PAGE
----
Fiu, Cirminiello, Mitchell on TV - Campus Insiders |
Buy College Football Tickets
2010 Kentucky Preview – Defense
Kentucky LB Danny Trevathan
CollegeFootballNews.com 2010 Preview - Kentucky Wildcat Defense
Preview 2010 - Defense
Kentucky Preview |
2010 Kentucky Defense |
Kentucky Depth Chart
- Kentucky Previews
What You Need To Know: The defense lost five excellent starters, most notably linebackers Micah Johnson and Sam Maxwell and DT Corey Peters, but everything will be fine if there isn’t a major rash of injuries. This is a very athletic, fast defense that should be more solid than spectacular. Three starters return to a promising secondary, but it lacks a lock-down, No. 1 corner and might have problems if the pass rush is as non-existent as it was last year. UK finished last in the SEC in both sacks and tackles for loss, and new head coach Joker Phillips isn’t going to settle for another year without more plays in the backfield. The linebacking corps has tremendous upside and the line should be better against the run, but the production has to match up to the athleticism.
Star of the defense: Junior LB Danny Trevathan
Tackles: Danny Trevathan, 82
Sacks: DeQuin Evans, 6
Interceptions: Randall Burden, 2
Player who has to step up and be a star: Senior DT Shane McCord
Unsung star on the rise: Junior LB Ronnie Sneed
Best pro prospect: Senior DE DeQuin Evans
Top three all-star candidates: 1) Trevathan, 2) Evans, 3) FS Winston Guy
Strength of the defense: Speed and Athleticism, Back Seven Experience
Weakness of the defense: Proven Pass Rush, Run Defense
Projected Starters: The pass rush was a problem all season long for the Wildcats, but senior DeQuin Evans more than did his part with a team-leading six sacks and 12.5 tackles for loss with 38 total tackles. The 6-3, 257-pound speed rusher was a superstar JUCO recruit and didn’t disappoint after showing great potential as a pass rushing terror at Los Angeles Harbor College. Strong, he could do more against the run, but his worth is as a pass rusher who should get a plenty of attention as the best player up front.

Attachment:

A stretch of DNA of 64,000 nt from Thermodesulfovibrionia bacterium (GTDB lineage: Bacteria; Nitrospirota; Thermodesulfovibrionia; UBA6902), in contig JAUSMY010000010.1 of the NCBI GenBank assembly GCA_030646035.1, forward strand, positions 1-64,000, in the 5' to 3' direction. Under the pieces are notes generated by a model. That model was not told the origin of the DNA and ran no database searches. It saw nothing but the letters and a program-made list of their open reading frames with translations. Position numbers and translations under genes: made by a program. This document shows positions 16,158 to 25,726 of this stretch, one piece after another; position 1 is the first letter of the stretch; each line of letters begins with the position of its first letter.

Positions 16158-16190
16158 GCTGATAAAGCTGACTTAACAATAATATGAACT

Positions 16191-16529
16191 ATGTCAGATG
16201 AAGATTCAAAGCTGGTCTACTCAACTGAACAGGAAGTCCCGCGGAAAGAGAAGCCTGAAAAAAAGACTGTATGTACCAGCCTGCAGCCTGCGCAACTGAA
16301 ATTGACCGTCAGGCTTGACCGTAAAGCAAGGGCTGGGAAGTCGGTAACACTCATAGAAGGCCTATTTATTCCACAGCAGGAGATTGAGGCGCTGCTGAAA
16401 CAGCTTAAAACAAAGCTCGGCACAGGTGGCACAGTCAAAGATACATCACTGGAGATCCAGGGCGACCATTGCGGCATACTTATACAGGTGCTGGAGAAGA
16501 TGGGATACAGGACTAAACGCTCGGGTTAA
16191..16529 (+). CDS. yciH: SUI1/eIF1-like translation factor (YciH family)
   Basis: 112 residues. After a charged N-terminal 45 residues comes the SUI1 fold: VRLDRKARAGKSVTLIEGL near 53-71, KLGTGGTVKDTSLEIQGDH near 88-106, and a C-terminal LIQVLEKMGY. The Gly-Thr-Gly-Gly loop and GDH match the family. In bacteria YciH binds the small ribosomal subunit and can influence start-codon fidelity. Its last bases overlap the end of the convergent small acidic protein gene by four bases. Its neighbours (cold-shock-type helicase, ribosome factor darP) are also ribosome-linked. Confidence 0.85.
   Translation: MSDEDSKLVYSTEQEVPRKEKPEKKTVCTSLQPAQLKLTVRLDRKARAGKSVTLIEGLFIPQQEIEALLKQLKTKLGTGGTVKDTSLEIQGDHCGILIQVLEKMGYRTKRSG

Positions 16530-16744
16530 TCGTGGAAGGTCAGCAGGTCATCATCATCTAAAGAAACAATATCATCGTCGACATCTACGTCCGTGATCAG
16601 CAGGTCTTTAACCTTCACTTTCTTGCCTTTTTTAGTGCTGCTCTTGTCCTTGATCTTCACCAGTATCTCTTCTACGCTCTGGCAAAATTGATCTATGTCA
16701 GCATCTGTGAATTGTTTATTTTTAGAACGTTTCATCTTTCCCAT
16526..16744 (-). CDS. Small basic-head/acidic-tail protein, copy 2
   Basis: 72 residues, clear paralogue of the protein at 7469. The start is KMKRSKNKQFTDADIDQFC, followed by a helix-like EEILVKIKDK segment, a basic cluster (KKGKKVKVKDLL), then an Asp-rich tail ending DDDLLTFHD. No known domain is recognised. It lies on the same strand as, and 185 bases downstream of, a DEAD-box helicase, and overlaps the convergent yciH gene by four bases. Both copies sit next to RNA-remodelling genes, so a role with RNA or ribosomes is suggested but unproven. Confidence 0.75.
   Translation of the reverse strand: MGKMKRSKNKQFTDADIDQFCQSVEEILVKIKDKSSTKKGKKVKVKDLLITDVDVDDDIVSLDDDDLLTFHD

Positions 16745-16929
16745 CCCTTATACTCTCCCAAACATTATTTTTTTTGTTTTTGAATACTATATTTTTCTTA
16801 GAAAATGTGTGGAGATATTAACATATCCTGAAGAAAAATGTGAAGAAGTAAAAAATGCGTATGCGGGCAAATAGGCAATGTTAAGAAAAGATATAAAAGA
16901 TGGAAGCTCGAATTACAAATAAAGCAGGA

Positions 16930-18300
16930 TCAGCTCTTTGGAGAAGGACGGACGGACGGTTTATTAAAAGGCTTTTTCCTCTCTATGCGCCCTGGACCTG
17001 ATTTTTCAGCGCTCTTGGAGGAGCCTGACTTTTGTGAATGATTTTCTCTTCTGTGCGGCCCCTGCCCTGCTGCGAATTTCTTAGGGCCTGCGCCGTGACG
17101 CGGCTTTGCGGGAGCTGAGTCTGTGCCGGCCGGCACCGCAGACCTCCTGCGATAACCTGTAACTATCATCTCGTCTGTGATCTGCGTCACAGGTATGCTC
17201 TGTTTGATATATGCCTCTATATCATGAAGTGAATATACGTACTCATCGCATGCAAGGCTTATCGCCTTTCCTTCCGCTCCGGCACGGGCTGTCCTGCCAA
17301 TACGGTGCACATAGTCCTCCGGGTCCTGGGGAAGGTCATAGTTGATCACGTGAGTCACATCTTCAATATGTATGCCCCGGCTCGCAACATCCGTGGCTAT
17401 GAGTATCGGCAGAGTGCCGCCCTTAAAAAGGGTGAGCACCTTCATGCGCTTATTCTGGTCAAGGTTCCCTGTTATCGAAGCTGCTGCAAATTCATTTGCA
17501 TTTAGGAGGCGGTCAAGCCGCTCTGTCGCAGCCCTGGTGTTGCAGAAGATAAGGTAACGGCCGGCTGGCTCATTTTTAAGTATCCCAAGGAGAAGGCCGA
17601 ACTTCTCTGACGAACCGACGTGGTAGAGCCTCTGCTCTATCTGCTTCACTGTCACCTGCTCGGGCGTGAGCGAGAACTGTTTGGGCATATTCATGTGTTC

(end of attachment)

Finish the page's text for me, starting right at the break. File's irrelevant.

Looking to solidify the other end spot is sophomore Taylor Wyndham , a promising 6-4, 238-pound pass rusher who started seven games last season and finished with 28 tackles with two sacks and 6.5 tackles for loss. His development has been hampered by a shoulder problem that required offseason surgery, but he’s expected to be ready to roll by the fall. When he’s healthy, he’s a flash into the backfield and he should develop as a key part of the line with so much attention paid to DeQuin Evans on the other side.
Trying to step in for Corey Peters at one defensive tackle spot will be 6-2, 292-pound Shane McCord , a career backup with came up with 13 tackles and a stunning interception to set up the game winning touchdown against Georgia. While he hasn’t seen any starting time, the senior has been around long enough to know what he’s doing on the inside and should be a steady performer against the run.
Senior Ricky Lumpkin started every game last season and now has to serve as the anchor of the front four. The 6-4, 292-pound veteran made 26 tackles and did nothing to get into the backfield, but that’s no necessarily his job. While he’s a good athlete with the potential to be an interior pass rusher, he has yet to show it off. The 2005 Tennessee Mr. Football hasn’t been a disappointment, but he hasn’t been the star the UK line has needed him to be. This is his time to be the main man.
Projected Top Reserves: Until Taylor Wyndham is ready at right end, 6-5, 258-pound sophomore Collins Ukwu will get a long look at the job after making 14 tackles with 1.5 tackles for loss. With a terrific burst off the line and the athleticism to cut quickly to get into the backfield and make something happen, he has the potential to become a dangerous factor in the end rotation. While he’s a bit tall and rangy, he has a long frame that’s tough to get around. While he has bulked up, he still has the frame to add ten pounds of muscle without losing any quickness.
Besides having a terrific name, redshirt freshman Mister Cobble has great size and strength for the interior. At 6-0 and 309 pounds, he’s a bowling ball with great leverage for either tackle spot. After tearing it up as a scout teamer, he’s ready to become one of the stars up front working in a rotation with Shane McCord at right tackle. Eventually, he’ll be the anchor of the defense.